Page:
Clinical Manifestations

The extent and spectrum of neurologic complications of HIV infection, to a significant degree, is linked to the depth of AIDS-induced immunosuppression and the underlying mechanism(s) of that particular neurologic complication. Certain opportunistic infections or neoplasms of the nervous system usually develop only when the number of infected T lymphocytes drops below a certain threshold. For

C. Cajavilca, MD • D. Davis, MD • O.Y. Chernyshev, MD, PhD • A. Minagar, MD (*) Department of Neurology, LSU Health Sciences Center,

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© Springer International Publishing AG 2017

A. Minagar, J.S. Alexander (eds.), Inflammatory Disorders of the Nervous System, Current Clinical Neurology, DOI 10.1007/978-3-319-51220-4_3

example, significant AIDS-associated neurological manifestations usually begin when the CD4+ T lymphocyte count drops to a number lower than 200 CD4+ T lym- phocytes/mm3.

Various mechanisms responsible for the neurologic complications of HIV include neurotoxicity, possible autoimmunity, opportunistic infections, cerebrovascular complications, neoplasms, side effects of antiretroviral therapy (ART), and malnutrition. The early cases of the 1980s were associated with opportunistic infection and neoplasms; however, after the advent of antiretroviral therapies, a myriad of different syndromes such as dementia, myelopathy, and neuropathy have emerged. A list of neurologic complications of HIV and AIDS is presented in Table 3.1.

HIV patients manifest a wide range of neurologic manifestations related to HIV, which demands further diagnostic workup to search for and exclude other possible etiologies. It is important to have a meticulous plan for the state of systemic HIV infection and tendency for opportunistic infections. Diagnostic tests such as serial measurements of peripheral CD4+ lymphocyte count as well as history of exposure to infectious agents should be performed. For example, a demyelinating neuropathy may develop at early stages of infection with a CD4+ count >500/mm3, while a CD4+ lymphocyte count between 200 and 500/mm3 may set the stage for tuberculous meningitis and onset of cognitive impairment. A CD4+ lymphocyte count less than 200/mm3 places the patient at risk for HIV dementia, vacuolar myelopathy, polyneuropathy, toxoplasmosis, encephalitis, progressive multifocal leukoencepha- lopathy (PML), cryptococcal meningitis, and primary CNS lymphoma. The relative correlation between common neurologic manifestations of AIDS and the serum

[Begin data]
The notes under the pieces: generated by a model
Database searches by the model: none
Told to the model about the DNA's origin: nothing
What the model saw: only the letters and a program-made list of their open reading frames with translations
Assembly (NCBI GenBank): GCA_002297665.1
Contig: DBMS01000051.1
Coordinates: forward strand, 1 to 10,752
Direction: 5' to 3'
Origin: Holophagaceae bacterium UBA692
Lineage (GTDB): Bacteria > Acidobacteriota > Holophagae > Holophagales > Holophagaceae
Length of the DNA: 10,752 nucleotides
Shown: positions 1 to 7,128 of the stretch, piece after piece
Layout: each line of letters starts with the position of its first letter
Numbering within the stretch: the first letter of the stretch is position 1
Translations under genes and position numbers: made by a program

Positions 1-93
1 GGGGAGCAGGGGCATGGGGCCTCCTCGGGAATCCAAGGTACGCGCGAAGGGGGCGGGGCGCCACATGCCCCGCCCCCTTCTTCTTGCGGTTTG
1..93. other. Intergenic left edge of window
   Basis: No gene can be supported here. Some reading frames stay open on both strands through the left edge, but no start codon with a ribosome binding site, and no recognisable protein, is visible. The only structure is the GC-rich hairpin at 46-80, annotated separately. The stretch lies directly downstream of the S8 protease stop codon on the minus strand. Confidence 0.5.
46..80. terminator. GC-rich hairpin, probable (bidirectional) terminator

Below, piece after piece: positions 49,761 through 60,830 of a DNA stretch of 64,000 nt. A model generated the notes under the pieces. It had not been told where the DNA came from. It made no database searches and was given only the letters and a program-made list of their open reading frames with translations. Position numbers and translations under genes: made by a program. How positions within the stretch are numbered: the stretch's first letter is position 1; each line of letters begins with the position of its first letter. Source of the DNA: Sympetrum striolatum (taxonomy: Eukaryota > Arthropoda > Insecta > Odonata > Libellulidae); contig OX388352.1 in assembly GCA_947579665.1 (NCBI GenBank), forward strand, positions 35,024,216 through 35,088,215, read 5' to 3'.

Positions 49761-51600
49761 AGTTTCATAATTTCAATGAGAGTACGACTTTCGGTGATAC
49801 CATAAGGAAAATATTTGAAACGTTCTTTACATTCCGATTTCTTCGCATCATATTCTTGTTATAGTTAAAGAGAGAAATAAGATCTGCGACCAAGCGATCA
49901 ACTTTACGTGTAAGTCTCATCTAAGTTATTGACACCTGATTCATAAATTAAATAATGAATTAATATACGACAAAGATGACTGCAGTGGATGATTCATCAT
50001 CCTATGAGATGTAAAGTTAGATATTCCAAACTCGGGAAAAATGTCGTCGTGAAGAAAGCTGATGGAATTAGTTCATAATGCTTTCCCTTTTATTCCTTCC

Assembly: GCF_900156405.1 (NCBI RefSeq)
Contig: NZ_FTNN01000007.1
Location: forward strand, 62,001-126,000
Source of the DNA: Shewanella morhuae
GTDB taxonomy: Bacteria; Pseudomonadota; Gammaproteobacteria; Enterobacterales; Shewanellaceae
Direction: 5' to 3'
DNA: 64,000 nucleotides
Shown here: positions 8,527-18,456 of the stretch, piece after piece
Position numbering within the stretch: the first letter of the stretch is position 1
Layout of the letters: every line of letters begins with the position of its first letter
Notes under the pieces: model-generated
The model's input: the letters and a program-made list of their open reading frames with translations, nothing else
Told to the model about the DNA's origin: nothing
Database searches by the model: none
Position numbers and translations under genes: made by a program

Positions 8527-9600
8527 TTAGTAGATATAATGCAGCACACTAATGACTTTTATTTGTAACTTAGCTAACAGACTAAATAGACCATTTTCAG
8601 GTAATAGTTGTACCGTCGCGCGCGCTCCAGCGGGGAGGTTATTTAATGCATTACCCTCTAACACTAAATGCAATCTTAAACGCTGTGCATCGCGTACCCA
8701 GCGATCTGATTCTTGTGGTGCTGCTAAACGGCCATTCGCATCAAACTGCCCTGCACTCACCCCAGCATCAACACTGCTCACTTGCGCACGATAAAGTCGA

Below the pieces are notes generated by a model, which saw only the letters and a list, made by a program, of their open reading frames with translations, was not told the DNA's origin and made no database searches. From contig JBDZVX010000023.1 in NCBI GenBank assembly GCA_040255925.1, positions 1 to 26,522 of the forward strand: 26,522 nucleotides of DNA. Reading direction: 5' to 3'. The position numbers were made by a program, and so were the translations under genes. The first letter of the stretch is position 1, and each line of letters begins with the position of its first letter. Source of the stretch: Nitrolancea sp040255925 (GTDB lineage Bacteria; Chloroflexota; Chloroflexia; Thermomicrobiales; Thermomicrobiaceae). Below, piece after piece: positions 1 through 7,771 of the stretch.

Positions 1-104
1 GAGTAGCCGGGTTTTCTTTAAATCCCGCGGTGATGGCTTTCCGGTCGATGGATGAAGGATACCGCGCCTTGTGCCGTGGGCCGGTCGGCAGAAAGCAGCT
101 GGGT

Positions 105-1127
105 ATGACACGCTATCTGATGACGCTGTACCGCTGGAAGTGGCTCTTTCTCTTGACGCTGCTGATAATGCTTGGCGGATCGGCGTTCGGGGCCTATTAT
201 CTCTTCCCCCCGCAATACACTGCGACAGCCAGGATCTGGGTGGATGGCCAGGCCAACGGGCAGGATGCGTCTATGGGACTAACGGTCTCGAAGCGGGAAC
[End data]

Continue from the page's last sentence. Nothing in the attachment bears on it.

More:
Table 3.1 Neurologic manifestations of HIV infection of human nervous system

HIV-associated dementia and encephalopathy

HIV-associated neurocognitive disorders

Demyelinating syndrome (at early stages of infection which imitates multiple sclerosis)

Parkinsonian syndrome and other movement disorders

Sleep abnormalities

Various opportunistic infections of the central nervous system which includes:

Toxoplasmosis, neurosyphilis, progressive multifocal leukoencephalopathy

Cytomegalovirus and varicella zoster encephalitis

Fungal and bacterial infections

Primary nervous system neoplastic processes such as central nervous system lymphoma

Aseptic meningitis and lymphomatous meningitis

Vacuolar myelopathy

Viral and bacterial polyradiculitis

Distal symmetric neuropathy

Mononeuritis multiplex

Acute and chronic inflammatory demyelinating polyneuropathy

Cytomegalovirus mononeuritis multiplex

Neurologic side effect medications used for treatment of AIDS and its complications such as didanosine, zalcitabine, stavudine, dapsone, isoniazid, and pyridoxine

Inflammatory myopathy

CD4+ lymphocyte count is of utmost significance when the neurologist treats AIDS patients. It is significant to bear in mind that the HIV latent period may range from 2 to 10 years. During this time, the CD4+ lymphocyte count declines, while viral load increases, and the patient may remain symptom-free.

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